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Int. J. Mol. Sci. 2012, 13(2), 1347-1379; doi:10.3390/ijms13021347
Article

MetastamiRs: Non-Coding MicroRNAs Driving Cancer Invasion and Metastasis

1,* , 2
, 3
, 4,5
, 6
, 1
 and 7
1 Genomics Sciences Program, Oncogenomics and Cancer Proteomics Laboratory, Autonomous University of Mexico City, Avenue San Lorenzo 290, 03100, Mexico 2 Biotechnology Program, Institutional Program of Molecular Biomedicine, National School of Medicine and Homeopathy of the National Polytechnic Institute, Guillermo Massieu Helguera 239, 07320, Mexico 3 Carcinogenesis Laboratory, National Institute of Cancerology, Avenue San Fernando 22, 14080, Mexico 4 Massive Sequencing Unit, National Institute of Cancerology, Avenue San Fernando 22, 14080, Mexico 5 Genomics Laboratory, FES-I, UBIMED, National Autonomous University of Mexico, Avenue de los Barrios 1, 54090, Mexico 6 Academic Unit of Biological Chemistry Sciences, Molecular Biomedicine Laboratory, Autonomous University of Guerrero, Lazaro Cárdenas S/N Col, Haciendita, Chilpancingo Guerrero, 39090, Mexico 7 Institute of Breast Diseases-FUCAM, Avenue Bordo 100, 04980, Mexico
* Author to whom correspondence should be addressed.
Received: 28 November 2011 / Revised: 9 January 2012 / Accepted: 9 January 2012 / Published: 27 January 2012
(This article belongs to the Special Issue Non-Coding RNAs)
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Abstract

MicroRNAs (miRNAs) are small non-coding RNAs of ~22 nucleotides that function as negative regulators of gene expression by either inhibiting translation or inducing deadenylation-dependent degradation of target transcripts. Notably, deregulation of miRNAs expression is associated with the initiation and progression of human cancers where they act as oncogenes or tumor suppressors contributing to tumorigenesis. Abnormal miRNA expression may provide potential diagnostic and prognostic tumor biomarkers and new therapeutic targets in cancer. Recently, several miRNAs have been shown to initiate invasion and metastasis by targeting multiple proteins that are major players in these cellular events, thus they have been denominated as metastamiRs. Here, we present a review of the current knowledge of miRNAs in cancer with a special focus on metastamiRs. In addition we discuss their potential use as novel specific markers for cancer progression.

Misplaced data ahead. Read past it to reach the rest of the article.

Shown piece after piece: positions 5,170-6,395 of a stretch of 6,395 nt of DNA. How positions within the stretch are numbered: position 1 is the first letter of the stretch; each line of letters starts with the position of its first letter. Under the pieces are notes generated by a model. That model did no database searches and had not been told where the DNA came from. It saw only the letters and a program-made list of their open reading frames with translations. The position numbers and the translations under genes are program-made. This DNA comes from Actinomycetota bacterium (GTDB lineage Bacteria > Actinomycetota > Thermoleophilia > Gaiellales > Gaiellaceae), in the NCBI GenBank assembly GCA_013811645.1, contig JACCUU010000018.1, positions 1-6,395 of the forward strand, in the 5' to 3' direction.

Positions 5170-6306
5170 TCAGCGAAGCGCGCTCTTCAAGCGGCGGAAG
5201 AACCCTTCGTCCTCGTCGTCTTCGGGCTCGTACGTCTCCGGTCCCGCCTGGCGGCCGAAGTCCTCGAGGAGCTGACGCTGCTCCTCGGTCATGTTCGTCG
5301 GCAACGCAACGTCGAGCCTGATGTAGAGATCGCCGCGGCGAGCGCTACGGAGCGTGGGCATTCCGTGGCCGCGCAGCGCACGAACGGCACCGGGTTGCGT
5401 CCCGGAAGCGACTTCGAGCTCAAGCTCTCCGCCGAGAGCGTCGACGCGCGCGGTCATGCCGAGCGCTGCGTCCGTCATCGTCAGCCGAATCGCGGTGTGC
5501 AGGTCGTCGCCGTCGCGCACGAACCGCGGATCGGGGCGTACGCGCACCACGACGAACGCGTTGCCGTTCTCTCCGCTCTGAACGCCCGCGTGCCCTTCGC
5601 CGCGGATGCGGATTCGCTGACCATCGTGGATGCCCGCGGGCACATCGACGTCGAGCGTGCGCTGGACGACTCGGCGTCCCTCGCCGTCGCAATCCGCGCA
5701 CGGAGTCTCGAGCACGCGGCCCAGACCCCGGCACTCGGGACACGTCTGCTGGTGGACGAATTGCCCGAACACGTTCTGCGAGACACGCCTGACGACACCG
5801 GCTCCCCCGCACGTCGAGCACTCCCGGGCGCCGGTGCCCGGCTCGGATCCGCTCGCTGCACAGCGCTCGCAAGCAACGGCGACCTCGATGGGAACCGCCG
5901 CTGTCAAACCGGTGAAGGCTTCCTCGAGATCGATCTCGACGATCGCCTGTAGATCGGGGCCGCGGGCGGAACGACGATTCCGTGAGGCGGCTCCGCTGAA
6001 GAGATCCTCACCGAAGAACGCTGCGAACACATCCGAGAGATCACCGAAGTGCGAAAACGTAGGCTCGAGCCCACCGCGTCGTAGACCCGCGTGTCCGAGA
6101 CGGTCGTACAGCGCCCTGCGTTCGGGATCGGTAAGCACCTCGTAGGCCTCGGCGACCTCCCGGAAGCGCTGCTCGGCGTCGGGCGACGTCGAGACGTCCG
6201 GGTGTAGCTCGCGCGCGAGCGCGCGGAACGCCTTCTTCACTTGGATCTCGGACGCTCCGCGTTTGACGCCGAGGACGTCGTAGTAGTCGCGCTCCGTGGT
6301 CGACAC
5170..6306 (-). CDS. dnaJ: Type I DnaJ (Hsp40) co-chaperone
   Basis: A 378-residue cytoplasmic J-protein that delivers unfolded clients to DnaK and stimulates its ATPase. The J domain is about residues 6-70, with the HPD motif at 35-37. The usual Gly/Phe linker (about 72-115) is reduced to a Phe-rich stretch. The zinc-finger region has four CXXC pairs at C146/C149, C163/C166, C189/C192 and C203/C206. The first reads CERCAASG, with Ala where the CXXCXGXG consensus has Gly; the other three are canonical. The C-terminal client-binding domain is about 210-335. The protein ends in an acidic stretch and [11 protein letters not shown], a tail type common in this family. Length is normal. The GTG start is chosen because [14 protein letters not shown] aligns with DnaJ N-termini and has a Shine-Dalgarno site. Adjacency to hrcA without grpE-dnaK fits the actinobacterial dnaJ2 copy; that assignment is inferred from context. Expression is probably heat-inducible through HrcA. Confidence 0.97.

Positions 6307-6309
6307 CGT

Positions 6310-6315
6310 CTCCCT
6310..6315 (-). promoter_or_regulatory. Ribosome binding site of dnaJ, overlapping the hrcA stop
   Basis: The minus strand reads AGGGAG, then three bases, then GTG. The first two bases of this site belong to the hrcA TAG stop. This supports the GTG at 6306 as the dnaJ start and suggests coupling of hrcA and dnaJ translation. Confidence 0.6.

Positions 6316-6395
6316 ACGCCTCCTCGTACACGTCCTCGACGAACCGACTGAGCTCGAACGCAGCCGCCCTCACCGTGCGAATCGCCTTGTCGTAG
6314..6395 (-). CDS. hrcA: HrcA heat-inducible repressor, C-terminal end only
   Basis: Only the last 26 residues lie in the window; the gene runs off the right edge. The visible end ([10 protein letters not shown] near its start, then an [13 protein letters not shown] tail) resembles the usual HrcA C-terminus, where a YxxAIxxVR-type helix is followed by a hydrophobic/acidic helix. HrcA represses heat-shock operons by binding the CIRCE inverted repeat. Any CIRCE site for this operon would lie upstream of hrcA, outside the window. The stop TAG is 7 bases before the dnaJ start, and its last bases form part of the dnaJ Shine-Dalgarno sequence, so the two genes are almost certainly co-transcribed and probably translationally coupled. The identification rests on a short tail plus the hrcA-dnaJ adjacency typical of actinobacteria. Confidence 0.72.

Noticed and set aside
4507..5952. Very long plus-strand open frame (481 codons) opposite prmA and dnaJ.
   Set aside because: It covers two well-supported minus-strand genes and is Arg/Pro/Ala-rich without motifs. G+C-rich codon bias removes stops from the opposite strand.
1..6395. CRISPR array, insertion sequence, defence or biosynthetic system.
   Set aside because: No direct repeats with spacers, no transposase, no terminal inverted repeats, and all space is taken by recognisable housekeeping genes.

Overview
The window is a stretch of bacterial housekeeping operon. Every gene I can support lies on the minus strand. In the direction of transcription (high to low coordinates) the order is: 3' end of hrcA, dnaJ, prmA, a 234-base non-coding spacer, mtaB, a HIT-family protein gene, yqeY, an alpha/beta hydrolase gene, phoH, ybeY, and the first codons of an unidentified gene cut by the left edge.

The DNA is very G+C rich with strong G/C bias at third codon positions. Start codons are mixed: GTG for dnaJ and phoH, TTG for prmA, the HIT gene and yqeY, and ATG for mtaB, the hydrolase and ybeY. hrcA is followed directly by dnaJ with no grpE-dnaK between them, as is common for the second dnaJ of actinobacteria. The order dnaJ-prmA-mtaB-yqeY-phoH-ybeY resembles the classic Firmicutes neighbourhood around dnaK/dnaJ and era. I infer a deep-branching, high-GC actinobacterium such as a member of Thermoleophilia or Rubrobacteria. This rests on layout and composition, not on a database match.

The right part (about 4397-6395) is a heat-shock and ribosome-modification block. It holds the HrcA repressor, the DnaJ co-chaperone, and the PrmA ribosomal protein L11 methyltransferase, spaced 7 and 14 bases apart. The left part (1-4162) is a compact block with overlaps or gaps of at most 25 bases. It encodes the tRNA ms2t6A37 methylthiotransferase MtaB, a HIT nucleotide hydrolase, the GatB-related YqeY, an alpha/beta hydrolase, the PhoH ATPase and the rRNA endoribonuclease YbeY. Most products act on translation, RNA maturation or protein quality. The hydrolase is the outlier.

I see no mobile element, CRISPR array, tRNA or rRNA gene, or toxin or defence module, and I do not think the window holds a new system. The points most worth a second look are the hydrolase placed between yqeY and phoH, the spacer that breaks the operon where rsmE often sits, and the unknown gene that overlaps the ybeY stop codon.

Keywords: microRNA; cancer; epithelial-mesenchymal transition; invasion; metastasis; metastamiRs microRNA; cancer; epithelial-mesenchymal transition; invasion; metastasis; metastamiRs
This is an open access article distributed under the Creative Commons Attribution License which permits unrestricted use, distribution, and reproduction in any medium, provided the original work is properly cited.

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Lopez-Camarillo, C.; Marchat, L.A.; Arechaga-Ocampo, E.; Perez-Plasencia, C.; Moral-Hernandez, O.; Castaneda-Ortiz, E.J.; Rodriguez-Cuevas, S. MetastamiRs: Non-Coding MicroRNAs Driving Cancer Invasion and Metastasis. Int. J. Mol. Sci. 2012, 13, 1347-1379.

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